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    Distracted Driving Behaviors – And How to Solve Them – Part 3 Cognitive Distractions

    The problem

    Have you ever stared off into space while you were driving and realized you missed your exit? Your eyes may have been on the road, but your mind was somewhere else.

    In the final post of our three-part blog series on distracted driving, we talk about one of the most common and dangerous types of distractions – cognitive distractions.

    Cognitive distractions are hard to pinpoint because they are, literally, all in your mind. You could be thinking about an argument you had with your kid earlier that day or about your next delivery. When you’re deep in thought, you don’t always absorb critical information in your environment, such as traffic signs or construction work.

    That’s because our brains are constantly prioritizing which information to process and which to discard. All sensory input needs to be committed to short-term memory before being acted upon, according to the National Safety Council (NSC) white paper: Understanding the Distracted Brain. The paper explains that the brain goes through three stages to prioritize and process information before determining what will be committed to short-term memory. This process is called encoding. The problem lies in the fact that what’s encoded and filtered out isn’t always within the driver’s control and important cues can be missed.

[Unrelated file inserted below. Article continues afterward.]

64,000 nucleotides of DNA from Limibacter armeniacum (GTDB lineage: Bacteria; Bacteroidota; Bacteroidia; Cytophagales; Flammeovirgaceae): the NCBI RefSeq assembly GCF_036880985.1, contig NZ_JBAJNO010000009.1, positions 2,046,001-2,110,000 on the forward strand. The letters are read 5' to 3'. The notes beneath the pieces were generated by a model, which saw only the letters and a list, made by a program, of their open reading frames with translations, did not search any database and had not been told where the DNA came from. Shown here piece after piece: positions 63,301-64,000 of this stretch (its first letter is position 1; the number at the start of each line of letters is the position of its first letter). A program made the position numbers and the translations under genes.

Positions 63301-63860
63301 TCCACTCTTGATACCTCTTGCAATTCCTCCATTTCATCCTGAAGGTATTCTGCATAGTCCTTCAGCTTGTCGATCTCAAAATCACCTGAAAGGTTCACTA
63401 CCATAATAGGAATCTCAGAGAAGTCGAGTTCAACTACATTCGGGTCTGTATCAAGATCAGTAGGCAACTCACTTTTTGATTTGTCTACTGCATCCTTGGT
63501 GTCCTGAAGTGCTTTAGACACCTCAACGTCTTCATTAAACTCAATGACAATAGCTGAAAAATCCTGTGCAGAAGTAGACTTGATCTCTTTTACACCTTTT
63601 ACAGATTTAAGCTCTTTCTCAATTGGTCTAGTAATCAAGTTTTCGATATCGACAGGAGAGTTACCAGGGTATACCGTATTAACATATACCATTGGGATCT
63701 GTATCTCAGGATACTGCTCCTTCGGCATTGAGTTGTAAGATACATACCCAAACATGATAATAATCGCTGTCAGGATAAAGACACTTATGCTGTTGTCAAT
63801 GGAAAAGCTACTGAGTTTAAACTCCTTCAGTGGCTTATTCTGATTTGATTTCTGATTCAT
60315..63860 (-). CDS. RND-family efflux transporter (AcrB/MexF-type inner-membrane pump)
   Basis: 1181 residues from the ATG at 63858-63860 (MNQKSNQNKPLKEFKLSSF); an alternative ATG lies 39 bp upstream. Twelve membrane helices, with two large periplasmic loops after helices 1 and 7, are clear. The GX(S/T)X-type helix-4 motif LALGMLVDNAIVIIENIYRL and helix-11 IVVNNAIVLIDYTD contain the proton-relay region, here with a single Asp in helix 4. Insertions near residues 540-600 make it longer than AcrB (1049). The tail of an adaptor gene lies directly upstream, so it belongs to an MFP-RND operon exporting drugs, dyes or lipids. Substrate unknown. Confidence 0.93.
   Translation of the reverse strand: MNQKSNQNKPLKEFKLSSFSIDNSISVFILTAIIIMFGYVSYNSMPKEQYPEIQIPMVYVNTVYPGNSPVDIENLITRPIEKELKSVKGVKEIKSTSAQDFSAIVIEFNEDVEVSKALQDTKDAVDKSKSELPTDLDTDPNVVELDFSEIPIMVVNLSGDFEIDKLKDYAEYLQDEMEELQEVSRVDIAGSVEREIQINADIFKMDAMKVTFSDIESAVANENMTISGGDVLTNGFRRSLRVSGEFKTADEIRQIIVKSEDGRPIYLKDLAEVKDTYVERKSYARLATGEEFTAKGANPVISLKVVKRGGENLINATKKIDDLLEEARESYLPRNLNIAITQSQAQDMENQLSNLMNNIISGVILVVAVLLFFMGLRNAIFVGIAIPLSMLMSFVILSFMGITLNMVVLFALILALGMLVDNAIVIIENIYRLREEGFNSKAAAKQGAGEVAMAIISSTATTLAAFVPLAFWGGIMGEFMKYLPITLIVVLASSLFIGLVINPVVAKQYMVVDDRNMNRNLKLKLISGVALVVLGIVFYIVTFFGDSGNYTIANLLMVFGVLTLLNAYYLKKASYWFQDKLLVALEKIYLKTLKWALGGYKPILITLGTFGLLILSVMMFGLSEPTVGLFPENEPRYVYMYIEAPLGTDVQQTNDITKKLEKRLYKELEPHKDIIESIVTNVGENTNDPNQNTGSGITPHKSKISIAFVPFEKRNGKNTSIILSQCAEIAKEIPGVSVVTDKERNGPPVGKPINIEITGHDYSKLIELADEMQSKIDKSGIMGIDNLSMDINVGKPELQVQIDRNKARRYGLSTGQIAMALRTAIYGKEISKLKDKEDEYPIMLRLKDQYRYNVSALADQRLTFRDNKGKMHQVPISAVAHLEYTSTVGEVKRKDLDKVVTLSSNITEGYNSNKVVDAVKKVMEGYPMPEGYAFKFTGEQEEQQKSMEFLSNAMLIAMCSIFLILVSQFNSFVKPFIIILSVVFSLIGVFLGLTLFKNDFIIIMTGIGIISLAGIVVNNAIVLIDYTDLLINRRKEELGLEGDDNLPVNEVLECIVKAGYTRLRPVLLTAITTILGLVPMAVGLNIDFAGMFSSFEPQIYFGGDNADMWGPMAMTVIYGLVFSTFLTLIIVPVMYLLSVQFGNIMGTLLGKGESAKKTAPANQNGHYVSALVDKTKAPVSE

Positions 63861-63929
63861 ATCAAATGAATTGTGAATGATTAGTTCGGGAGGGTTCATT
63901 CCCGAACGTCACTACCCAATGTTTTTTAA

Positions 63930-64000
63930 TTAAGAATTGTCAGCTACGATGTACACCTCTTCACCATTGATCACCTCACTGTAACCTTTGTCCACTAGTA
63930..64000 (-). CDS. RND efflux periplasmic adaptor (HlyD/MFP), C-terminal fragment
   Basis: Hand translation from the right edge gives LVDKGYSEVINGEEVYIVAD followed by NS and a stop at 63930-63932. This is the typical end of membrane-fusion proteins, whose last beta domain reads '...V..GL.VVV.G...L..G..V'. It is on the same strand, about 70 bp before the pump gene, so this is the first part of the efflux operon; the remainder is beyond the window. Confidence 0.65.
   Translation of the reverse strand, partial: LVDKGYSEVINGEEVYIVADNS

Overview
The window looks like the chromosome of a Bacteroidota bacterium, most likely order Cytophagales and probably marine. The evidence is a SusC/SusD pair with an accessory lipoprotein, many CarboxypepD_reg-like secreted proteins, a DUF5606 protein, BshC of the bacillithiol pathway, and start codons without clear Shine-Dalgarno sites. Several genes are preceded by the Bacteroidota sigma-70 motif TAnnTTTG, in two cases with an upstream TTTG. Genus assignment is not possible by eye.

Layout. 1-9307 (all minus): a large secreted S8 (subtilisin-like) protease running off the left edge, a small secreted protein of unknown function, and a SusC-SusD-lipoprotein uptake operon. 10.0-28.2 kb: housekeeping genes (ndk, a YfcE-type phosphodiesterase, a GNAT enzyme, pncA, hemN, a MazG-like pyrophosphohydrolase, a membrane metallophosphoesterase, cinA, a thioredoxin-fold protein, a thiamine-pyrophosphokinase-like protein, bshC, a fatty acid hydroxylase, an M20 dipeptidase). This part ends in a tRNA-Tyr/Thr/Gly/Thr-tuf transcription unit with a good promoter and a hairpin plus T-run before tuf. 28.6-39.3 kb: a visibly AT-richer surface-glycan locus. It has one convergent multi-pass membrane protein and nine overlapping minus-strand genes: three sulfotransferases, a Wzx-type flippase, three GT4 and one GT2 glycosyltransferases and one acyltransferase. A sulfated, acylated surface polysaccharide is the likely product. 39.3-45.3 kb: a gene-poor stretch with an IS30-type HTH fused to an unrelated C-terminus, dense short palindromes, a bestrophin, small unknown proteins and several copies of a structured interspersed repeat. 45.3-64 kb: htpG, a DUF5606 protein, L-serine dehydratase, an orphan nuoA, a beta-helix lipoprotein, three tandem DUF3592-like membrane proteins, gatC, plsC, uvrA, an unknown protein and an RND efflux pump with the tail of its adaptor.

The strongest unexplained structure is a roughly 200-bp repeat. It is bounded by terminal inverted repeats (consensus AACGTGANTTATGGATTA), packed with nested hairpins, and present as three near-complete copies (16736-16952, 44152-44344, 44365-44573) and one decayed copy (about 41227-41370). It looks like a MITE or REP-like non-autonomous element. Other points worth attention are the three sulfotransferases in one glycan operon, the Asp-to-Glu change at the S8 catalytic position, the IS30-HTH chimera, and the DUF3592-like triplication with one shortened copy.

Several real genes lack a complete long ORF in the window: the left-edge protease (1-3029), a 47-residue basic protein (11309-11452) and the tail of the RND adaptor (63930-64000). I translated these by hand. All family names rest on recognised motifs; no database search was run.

The 2013 study "Measuring Cognitive Distractions" by the AAA Foundation for Road Safety revealed that cognitive distractions suppress brain activity, increase reaction time and decrease visual scanning of the driving environment. Even highly-experienced drivers can miss important cues when they’re lost in thought and this can lead to late deliveries, wasted fuel, unnecessary wear and tear on vehicles, and worst of all, costly and tragic collisions,.

    Signs to look out for

    Video capture of unsafe driving behaviors can reveal interesting insights about distracted drivers. When reviewing video, you might notice that your driver has a blank stare, with no head or eye movements for several seconds. This can indicate a cognitive distraction. This type of distraction can cause a delayed reaction to environmental conditions such as slowing or stopped traffic or an object in the road. The driver may have to swerve or brake suddenly to avoid a collision. Without video, you’d have no way of knowing that distracted driving was the root cause.

    How to coach cognitive distractions

    Driving for long stretches can get boring, and boredom leads to daydreaming. A daydreaming brain isn’t engaged in the task of driving. The key to reducing daydreaming is to move your eyes frequently to send new images to the brain. This eye movement can keep your mind stimulated and help reduce boredom.

    Unresolved problems are another cause of cognitive distractions. By writing down your problems or concerns before driving, you can set them aside to address later. Writing down concerns can also help you find a resolution before you ever get on the road.

    Fatigue is another potential cause of cognitive distractions. Not surprisingly, rest is the prescription for success when faced with this issue.

    The key to correcting unsafe behaviors is identifying them in the first place. Like all other distractions, cognitive distracted driving behaviors can be coached to reduce the risk of collisions. Getting to the bottom of the behavior and providing coaching support in a positive way can be just what’s needed to get your driver’s mind back on the road.

    Don’t miss Part 1: visual distractions.

    Don’t miss Part 2: cognitive distractions.